The potential of near-infrared spectroscopy (NIRS) for screening the total glucosinolate (t-GSL) content, and also, the aliphatic glucosinolates gluconapin (GNA), progoitrin (PRO) and glucobrassicanapin (GBN) in turnip greens and turnip tops was assessed. This crop is grown for edible leaves and stems for human consumption. The reference values for glucosinolates, as they were obtained by high performance liquid chromatography on the vegetable samples, were regressed against different spectral transformations by modified partial least-squares (MPLS) regression (calibration set of samples n= 350). The resulting models were satisfactory, with calibration coefficient values from 0.72 (GBN) to 0.98 (tGSL). The predictive ability of the equations obtained was tested using a set of samples (n=70) independent of the calibration set. The determination coefficients and prediction errors (SEP) obtained in the external validation were: GNA=0.94 (SEP=3.49); PRO=0.41 (SEP=1.08); GBN=0.55 (SEP=0.60); tGSL=0.96 (SEP=3.28). These results show that the equations developed for total glucosinolates, as well as for gluconapin can be used for screening these compounds in the leaves and stems of this species. In addition, the progoitrin and glucobrassicanapin equations obtained can be used to identify those samples with high, medium and low contents. The calibration equations obtained were accurate enough for a fast, non-destructive and reliable analysis of the content in GNA and tGSL directly from NIR spectra. The equations for PRO and GBN can be employed to identify samples with high, medium and low contents.

Keywords: brassica rapa, glucosinolates, gluconapin, NIRS, turnip greens

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5 Bifidobacterium lactis Fermented Milk Was Not Effective to Eradication of Helicobacter Pylori Infection: A Prospective, Randomized, Double-Blind, Controlled Study

Authors: R. C. Barbuti, M. N. Oliveira, N. P. Perina, C. Haro, P. Bosch, C. S. Bogsan, J. N. Eisig, T. Navarro-Rodriguez

Abstract:

Background: The management of Helicobacter pylori (H. pylori) eradication is still a matter of discussion, full effectiveness is rarely achieved and it has many adverse effects. Probiotics are believed to have a role in eradicating and possibly preventing H. pylori infection as an adjunctive treatment. The present clinical study was undertaken to see the efficacy of a specially designed fermented milk product containing Bifidobacterium lactis B420 on the eradication of H. pylori infection in a prospective, randomized, double-blind, controlled study in humans. Method: Four test products were specially designed fermented milks, counts of viable cells in all products were 1010 Log CFU. 100 mL-1 for Bifidobacterium lactis-Bifidobacterium species 420, and 1011 Log CFU. 100 mL-1 for Streptococcus thermophiles were administered to subjects infected with H. pylori with a previous diagnosis of functional dyspepsia according to the Rome III criteria in a prospective, randomized, double-blind, placebo-controlled study in humans. Results: After FM supplementation, not all subjects showed a reduction in H. pylori colonization. Conclusion: Bifidobacterium lactis B420, administered twice a day for 90 days did not show an increase in H. pylori eradication effectiveness in Brazilian patients with functional dyspepsia.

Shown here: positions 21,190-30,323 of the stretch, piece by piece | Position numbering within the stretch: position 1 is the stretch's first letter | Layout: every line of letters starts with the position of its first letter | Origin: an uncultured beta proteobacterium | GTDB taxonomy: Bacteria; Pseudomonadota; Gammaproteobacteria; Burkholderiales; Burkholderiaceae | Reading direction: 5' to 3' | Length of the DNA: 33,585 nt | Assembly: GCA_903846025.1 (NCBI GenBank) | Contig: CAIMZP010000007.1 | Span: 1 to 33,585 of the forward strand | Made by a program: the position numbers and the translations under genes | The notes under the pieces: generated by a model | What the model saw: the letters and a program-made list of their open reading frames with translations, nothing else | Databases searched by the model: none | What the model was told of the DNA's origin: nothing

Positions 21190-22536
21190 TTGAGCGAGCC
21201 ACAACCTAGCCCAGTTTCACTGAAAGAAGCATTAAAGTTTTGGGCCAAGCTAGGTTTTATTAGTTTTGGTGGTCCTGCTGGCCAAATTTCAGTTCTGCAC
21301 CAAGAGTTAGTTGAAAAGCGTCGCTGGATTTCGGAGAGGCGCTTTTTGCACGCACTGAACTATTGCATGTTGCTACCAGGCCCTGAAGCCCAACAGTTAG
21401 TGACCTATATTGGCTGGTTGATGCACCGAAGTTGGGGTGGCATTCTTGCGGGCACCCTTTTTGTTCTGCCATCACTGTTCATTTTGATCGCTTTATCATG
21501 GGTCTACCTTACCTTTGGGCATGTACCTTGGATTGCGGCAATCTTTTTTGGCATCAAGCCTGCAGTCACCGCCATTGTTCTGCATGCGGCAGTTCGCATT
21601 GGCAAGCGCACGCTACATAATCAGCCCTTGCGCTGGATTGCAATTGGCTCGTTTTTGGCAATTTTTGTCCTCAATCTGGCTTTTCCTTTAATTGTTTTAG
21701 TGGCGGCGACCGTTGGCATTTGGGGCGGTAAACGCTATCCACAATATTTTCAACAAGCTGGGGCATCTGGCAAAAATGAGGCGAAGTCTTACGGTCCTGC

Keywords: antibacterial therapy, Bifidobacteria fermented milk, Helicobacter pylori, probiotics

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4 Multivariate Data Analysis for Automatic Atrial Fibrillation Detection

Authors: Zouhair Haddi, Stephane Delliaux, Jean-Francois Pons, Ismail Kechaf, Jean-Claude De Haro, Mustapha Ouladsine

Abstract:

Atrial fibrillation (AF) has been considered as the most common cardiac arrhythmia, and a major public health burden associated with significant morbidity and mortality. Nowadays, telemedical approaches targeting cardiac outpatients situate AF among the most challenged medical issues. The automatic, early, and fast AF detection is still a major concern for the healthcare professional. Several algorithms based on univariate analysis have been developed to detect atrial fibrillation. However, the published results do not show satisfactory classification accuracy. This work was aimed at resolving this shortcoming by proposing multivariate data analysis methods for automatic AF detection. Four publicly-accessible sets of clinical data (AF Termination Challenge Database, MIT-BIH AF, Normal Sinus Rhythm RR Interval Database, and MIT-BIH Normal Sinus Rhythm Databases) were used for assessment. All time series were segmented in 1 min RR intervals window and then four specific features were calculated. Two pattern recognition methods, i.e., Principal Component Analysis (PCA) and Learning Vector Quantization (LVQ) neural network were used to develop classification models. PCA, as a feature reduction method, was employed to find important features to discriminate between AF and Normal Sinus Rhythm. Despite its very simple structure, the results show that the LVQ model performs better on the analyzed databases than do existing algorithms, with high sensitivity and specificity (99.19% and 99.39%, respectively). The proposed AF detection holds several interesting properties, and can be implemented with just a few arithmetical operations which make it a suitable choice for telecare applications.